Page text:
Commerce minister also hopes for early conclusion of FTA talks with EU, Australia.
The recent foreign direct investment (FDI) guidelines on e-commerce will curb anti-competitive practices and bring in a level-playing field between offline and online entities, Commerce & Industry Minister Nirmala Sitharaman said on Monday.
While allowing 100 per cent FDI in the market place-based model of e-commerce (where an entity provides a platform to act as a facilitator between the buyer and the seller), the norms also specified that market place e-commerce entities will not directly or indirectly influence the sale price of goods and services. A section of experts had raised concerns regarding this clause.
Ms. Sitharaman said she was encouraged by the feedback from experts that the norms will help in checking predatory pricing and discount-giving exercises. Predatory pricing is an anti-competitive practice (under the Competition Act) and it refers to a dominant player reducing prices to a very low level to edge out competing players from the market. In most cases, after the rivals are driven out, the dominant firm increases the prices and makes huge gains.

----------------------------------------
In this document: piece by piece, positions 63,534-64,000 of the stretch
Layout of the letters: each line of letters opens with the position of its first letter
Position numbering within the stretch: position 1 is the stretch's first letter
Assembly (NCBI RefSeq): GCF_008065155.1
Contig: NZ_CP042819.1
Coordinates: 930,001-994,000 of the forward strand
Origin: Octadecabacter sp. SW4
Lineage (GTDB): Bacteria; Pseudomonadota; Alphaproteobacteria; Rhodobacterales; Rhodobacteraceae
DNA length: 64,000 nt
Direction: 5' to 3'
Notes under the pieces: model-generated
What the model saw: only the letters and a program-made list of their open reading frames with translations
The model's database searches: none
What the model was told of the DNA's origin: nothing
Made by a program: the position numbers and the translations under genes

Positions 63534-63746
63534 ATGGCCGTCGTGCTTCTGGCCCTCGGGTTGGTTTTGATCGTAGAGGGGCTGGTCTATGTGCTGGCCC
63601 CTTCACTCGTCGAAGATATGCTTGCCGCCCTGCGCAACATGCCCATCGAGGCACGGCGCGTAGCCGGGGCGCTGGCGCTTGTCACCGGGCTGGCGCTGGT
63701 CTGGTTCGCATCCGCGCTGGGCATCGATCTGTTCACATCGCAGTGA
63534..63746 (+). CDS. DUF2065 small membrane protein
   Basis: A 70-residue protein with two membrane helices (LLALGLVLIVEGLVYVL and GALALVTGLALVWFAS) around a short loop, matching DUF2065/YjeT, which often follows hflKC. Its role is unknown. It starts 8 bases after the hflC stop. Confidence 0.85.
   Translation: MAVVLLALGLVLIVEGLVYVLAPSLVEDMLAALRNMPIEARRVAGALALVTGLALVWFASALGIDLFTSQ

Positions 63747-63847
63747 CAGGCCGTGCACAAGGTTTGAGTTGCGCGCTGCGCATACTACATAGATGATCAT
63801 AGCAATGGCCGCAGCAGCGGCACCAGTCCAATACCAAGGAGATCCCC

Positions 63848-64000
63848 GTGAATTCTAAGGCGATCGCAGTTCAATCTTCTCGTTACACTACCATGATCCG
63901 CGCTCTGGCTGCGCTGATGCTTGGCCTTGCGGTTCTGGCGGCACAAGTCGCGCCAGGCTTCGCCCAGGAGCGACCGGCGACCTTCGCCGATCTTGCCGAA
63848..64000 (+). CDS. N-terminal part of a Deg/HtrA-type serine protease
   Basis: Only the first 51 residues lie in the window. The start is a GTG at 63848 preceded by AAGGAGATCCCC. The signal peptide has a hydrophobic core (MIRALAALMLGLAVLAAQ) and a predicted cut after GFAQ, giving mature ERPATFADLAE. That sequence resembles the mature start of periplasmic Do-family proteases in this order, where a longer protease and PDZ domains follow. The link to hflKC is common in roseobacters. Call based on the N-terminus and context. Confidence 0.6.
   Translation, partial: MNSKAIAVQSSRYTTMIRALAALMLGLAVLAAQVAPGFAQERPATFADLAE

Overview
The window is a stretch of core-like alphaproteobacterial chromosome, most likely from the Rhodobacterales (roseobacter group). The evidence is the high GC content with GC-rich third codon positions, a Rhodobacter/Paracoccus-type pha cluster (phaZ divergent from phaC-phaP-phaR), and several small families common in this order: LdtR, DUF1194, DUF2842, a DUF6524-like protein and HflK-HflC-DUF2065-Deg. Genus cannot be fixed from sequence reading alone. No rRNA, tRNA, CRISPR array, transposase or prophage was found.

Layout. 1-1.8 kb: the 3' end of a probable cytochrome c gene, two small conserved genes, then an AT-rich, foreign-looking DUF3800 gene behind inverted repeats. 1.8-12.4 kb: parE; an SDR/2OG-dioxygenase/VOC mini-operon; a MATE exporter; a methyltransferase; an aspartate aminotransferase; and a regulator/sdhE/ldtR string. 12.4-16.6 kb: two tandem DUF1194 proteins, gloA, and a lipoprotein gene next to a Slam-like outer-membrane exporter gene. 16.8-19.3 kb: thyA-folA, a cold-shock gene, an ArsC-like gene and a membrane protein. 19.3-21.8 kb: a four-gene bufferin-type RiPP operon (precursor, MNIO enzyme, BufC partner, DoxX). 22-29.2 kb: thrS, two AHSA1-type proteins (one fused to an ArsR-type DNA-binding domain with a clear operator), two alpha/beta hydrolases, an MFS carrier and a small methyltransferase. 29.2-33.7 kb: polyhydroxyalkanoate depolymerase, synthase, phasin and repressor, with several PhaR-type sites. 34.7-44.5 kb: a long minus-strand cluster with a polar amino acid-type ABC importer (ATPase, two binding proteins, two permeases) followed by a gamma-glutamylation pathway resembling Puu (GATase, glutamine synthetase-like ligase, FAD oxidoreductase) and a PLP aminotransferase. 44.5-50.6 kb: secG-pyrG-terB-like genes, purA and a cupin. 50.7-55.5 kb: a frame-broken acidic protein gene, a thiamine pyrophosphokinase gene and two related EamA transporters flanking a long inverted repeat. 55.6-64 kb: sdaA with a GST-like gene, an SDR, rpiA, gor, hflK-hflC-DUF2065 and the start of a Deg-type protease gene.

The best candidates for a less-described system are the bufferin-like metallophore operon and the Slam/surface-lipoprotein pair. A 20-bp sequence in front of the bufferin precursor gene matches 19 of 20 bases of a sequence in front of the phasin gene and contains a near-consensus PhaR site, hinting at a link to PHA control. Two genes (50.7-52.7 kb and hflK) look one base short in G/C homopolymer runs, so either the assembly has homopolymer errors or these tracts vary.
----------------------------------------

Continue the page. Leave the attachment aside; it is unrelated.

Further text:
While the government does not want to interfere in the market, it wants to “ensure Indian players and Indian market situation do not get unnecessarily skewed to distort any free trade practices,” Ms. Sitharaman said
Pointing out that the guidelines have brought in a level-playing field to the brick-and-mortar firms and online entities, she said: “E-commerce has been encouraged, but obviously it’s not going to restrict the consumer.”
The minister also said India hopes to conclude the negotiations for a proposed free trade agreement (FTA) with the European Union (EU) and Australia.
“We (India) have made our offers. But refined or enhanced offers (from Australia) are awaited. In services trade, we are negotiating for a better offer from Australia having given our own wish-list,” she said.